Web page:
No. It's not about them [laughs]. I don't know. I look at it like eventually they will be. Think about doo-wop groups and blues bands and country musicians that wind up getting in after the fact. They'll get in. I'm sure they will. But it's not my responsibility [laughs].

It's cool it's back in Cleveland next year. There's always a real great vibe at Public Hall.
I was there the year that Guns N' Roses got inducted. That was just a trip.

I'm sure there will be less drama this year than that one.
Yeah. I look at Mike and [drummer] Tre [Cool] and what we've done and I look at our fans and how everything is just still intact and our relationship is still there. Me and Mike live a couple of blocks from each other. We've lived a couple blocks from each other our whole lives. Sometimes I think about the way we met. It happened because our school district went bankrupt. They had to close down one of the schools and it created a middle school that was fifth through eighth grade. Mike went to school across town from me, but we ended up in the same location. Thank God for bankruptcy.

Standing at the podium together will be a big moment.
Yeah, with him and Tre, just…shit. Standing there next to each other and taking it all in. We're all in a surreal state right now.

It's great you guys are still an active and relevant band. So often that's not the case at these things.
We're family. I've always wanted to have that atmosphere where we run things because of the way we learned to do things through the punk years. It's always been run in a collective way where we're able to say the things we need to say, but also be able to listen to each other. It's not perfect. Nothing is perfect. We have this bond and it's about the music. We're a gang and we've always been that way.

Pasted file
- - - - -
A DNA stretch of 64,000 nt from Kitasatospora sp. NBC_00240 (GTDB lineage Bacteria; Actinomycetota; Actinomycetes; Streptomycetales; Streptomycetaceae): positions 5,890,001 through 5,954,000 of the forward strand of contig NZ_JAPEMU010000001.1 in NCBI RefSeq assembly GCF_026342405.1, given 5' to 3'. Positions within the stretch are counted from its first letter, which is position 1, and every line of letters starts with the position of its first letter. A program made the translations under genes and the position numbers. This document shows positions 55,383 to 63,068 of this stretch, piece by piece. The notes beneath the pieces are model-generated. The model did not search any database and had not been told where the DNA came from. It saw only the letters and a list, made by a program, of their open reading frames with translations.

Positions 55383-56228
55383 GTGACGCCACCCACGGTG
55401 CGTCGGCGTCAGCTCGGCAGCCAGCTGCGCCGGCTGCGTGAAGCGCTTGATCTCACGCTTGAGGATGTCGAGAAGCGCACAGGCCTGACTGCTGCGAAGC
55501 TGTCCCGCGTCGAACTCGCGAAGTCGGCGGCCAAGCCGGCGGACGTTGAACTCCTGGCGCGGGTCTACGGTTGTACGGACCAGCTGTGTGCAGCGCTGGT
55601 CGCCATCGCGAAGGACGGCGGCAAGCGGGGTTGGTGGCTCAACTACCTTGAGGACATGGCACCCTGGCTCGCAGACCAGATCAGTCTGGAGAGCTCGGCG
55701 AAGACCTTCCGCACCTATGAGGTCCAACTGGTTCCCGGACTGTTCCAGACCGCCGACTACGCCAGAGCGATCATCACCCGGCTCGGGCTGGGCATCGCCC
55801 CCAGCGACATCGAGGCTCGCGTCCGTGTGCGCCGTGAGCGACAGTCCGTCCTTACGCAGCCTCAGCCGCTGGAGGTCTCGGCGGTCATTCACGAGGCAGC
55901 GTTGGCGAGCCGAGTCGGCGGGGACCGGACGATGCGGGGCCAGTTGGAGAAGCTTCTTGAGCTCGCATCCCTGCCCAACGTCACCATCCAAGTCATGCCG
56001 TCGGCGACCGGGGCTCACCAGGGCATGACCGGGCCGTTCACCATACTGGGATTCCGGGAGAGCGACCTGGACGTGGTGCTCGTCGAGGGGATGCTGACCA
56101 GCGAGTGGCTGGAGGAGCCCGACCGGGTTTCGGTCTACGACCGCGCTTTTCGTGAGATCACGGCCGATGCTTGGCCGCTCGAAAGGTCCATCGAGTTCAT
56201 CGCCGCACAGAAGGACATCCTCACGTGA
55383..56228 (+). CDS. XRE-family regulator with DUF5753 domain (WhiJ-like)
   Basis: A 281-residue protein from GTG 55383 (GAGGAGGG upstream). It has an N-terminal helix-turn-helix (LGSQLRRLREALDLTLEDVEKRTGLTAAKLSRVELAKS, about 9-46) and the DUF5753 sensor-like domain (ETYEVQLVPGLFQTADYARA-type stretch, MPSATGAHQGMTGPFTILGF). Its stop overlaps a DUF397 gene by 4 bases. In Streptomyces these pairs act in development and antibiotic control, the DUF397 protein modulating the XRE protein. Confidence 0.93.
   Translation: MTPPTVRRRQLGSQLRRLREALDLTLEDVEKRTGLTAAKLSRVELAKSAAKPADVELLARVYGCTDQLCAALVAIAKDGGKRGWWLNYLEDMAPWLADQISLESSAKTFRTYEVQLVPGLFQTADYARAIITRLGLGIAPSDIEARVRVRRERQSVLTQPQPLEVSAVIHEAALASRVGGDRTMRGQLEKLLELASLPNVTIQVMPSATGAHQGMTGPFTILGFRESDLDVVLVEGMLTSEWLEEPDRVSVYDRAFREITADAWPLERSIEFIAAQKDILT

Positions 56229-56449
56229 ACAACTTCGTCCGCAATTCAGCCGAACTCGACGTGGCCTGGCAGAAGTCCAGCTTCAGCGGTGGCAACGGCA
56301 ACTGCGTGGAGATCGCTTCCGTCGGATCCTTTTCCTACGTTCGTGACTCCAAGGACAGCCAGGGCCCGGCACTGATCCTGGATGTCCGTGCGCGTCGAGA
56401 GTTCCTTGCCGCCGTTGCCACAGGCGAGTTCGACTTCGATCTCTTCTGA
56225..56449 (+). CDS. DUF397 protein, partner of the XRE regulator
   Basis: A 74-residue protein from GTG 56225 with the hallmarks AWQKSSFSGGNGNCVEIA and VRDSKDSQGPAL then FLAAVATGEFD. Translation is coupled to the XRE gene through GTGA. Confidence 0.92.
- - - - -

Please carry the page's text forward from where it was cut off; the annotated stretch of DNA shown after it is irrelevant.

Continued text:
I look at classic rock records as being the modern classics.

It's crazy to think it's been 10 years since American Idiot, which came 10 years after Dookie. It feels like these last 10 years went much faster than those first 10.
It is weird. Time gets sort of squeezed together the older you get. I wish it wasn't like that, but it is. I like getting older. If you're going to try and fight age, you're going to lose. There's no fucking way. The only thing is that you can take that childhood dream with you. I never want to lose that. It's that glimmer that's always in our eyes. It's why we love what we do.

The band last played in March. What are you doing in the downtime?
We have a lot of heavy stuff going on right now. Everyone needs to be with their families. We keep in touch with each other. If I was to say, "Hey man, let's make a record right now!" they'd be like, "Are you out of your fucking mind?" I realize that. It's good to have a little bit of distance from the creative process because you end up wanting to get back to it even more when the time is right.

Are you thinking you might start writing or recording next year?
I think of next year as us kind of regrouping and getting together more. I want to make sure that everyone's head is in the right place and wants to start doing it again. I think this is a great time for us to reflect. With the Hall of Fame here, we can look back with gratitude and reflect with gratitude without feeling like it's some nostalgic trip.

We've always kept moving forward, no matter what. That's exhausting. Also, Mike's wife is just recovering from breast cancer. And [guitarist] Jason White [who was recently diagnosed with tonsil cancer] is going through the same battle right now. We need to be there for each other in a different way rather than standing next to each other and playing really loud.

Are you going to perform at the ceremony?
Yeah, I think so. That's the plan.

How do you pick three songs when you have so many?
I don't know. We'll get there. It's hard because there's the Lookout years that are important to us. It would be nice to play something from those years that's meaningful. We'll see.